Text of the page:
Dr. Sandra Kesh, an infectious disease expert in New York, told CNET that the safest place to exercise right now is still outside.
"I still prefer people to go outdoors for exercise. I think it becomes much easier to socially distance, unless you are running with a pack of people. Gyms are very well ventilated, but we do know how far this virus can spread. So if you are in a gym and you're doing a vigorous workout, you're breathing hard, someone near you might cough," Kesh told the publication.
However, if you do decide to return to a gym, Kesh recommends trying to find a time when it will be less busy, like early in the morning or later in the evening.
She also advises wearing a mask while working out and being extra cautious about wiping down equipment before using it.
Dr. Marybeth Sexton, an infectious disease expert at Emory University told the Today show that gyms can be a hard place to adequately maintain social distancing and it can be hard to avoid coming into close contact with someone else heavily breathing, coughing or sneezing.
"Gyms are by definition a tricky place to do appropriate social distancing because it's very hard to space out the equipment appropriately and it's also very hard to wear a mask when you work out," Sexton told Today.
Sexton says she recommends: wearing a mask, keeping six feet of distance from people at all times, bringing your own water bottle and towel and being mindful of the surfaces you touch.
If you opt to stay indoors to exercise, here are ways to stay active inside:
Yoga can be not only good for your physical health, but can improve general wellness by relieving stress and improving emotional health, sleep and balance, the National Institute of Health notes. It can also relieve low-back and neck pain and help manage anxiety and depressive symptoms.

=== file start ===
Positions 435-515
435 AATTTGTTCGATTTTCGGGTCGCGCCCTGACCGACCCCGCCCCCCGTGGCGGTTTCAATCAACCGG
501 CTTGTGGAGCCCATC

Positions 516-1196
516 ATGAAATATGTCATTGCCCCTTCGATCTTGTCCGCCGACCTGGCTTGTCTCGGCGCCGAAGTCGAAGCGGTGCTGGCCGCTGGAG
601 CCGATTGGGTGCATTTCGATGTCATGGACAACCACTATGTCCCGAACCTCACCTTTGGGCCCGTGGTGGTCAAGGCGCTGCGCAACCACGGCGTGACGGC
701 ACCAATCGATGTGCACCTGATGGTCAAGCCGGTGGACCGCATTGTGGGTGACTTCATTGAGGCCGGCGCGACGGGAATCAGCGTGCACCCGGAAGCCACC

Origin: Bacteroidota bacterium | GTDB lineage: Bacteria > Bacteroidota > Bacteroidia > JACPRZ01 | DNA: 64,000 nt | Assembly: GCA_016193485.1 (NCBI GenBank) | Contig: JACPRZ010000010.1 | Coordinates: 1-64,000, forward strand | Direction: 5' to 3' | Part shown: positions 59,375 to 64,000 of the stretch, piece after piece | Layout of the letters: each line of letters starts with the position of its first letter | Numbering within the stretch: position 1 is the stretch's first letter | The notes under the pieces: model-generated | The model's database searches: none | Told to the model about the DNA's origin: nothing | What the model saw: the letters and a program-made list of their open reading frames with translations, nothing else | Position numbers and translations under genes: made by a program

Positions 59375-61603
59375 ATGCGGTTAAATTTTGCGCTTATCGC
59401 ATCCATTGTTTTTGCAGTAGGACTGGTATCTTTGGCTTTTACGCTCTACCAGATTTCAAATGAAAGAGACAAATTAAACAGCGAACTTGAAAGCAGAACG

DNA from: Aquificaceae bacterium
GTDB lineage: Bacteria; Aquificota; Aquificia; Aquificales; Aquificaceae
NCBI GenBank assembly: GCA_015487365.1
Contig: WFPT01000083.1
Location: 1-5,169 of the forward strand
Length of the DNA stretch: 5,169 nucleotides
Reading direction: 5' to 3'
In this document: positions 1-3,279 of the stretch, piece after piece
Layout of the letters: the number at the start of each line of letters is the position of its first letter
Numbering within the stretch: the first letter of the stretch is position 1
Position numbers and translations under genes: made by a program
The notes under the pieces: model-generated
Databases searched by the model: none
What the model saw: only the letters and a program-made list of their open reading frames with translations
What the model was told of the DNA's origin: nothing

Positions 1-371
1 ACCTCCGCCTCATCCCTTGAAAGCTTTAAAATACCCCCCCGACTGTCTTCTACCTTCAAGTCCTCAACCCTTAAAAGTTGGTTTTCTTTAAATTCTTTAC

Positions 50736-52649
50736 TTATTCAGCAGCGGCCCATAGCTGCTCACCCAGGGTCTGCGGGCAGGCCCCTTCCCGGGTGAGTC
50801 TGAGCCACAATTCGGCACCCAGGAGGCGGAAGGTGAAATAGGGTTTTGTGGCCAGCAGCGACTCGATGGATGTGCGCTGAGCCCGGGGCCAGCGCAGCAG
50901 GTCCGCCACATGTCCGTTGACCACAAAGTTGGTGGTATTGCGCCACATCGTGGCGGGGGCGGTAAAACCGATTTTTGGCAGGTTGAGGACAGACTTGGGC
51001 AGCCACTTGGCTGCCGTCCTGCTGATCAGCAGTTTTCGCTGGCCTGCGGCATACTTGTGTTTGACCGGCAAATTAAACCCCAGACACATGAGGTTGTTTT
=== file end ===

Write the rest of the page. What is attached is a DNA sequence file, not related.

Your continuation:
You don't have to pay big bucks or leave your home to do yoga. Just put on something comfortable and pull up YouTube. Some popular channels include Yoga With Adrienne, Yoga By Candace and Body Positive Yoga.
Try tidying up:
Cleaning your house can be a win-win. Lifting laundry, going up and down stairs, being on your feet can all add up to a good amount of physical activity. Then, having a clean space can help with your mental health as well.
"Cleaning your house can incorporate a variety of muscle groups without you even realizing it," personal trainer Rich Gaspari told Everyday Health.
You don't need expensive exercise equipment or access to a gym to do simple exercises like planks, wall sits or squats. There are a variety of routines you can find online and on YouTube.
Dance it out:
Put on some tunes and have a living room dance party. It’s also a good way to keep kids active.
"Dance is an effective form of exercise and can burn just as many calories as swimming, walking, or bike riding. The amount of calories you will burn depends on the intensity of the dance, the length of dance, how much effort you put in, and how much you weigh," active.com notes.
If you venture outside to exercise, here are some ways to stay safe:
Keep your distance
Linsey Marr, a professor of civil and environmental engineering at Virginia Tech, told NPR that runners should consider keeping even more than the CDC recommended six feet of distance. Marr suggests runners try to maintain at least 10-12 feet between them and others.
She said that’s because running could potentially increase your likelihood of spreading the virus, should you be infected.
Change up your routine
When it comes to staying safe on your walks and runs, changing up your routine may help keep you safe. Try getting up early to run at less popular times or take a route that will be less populated.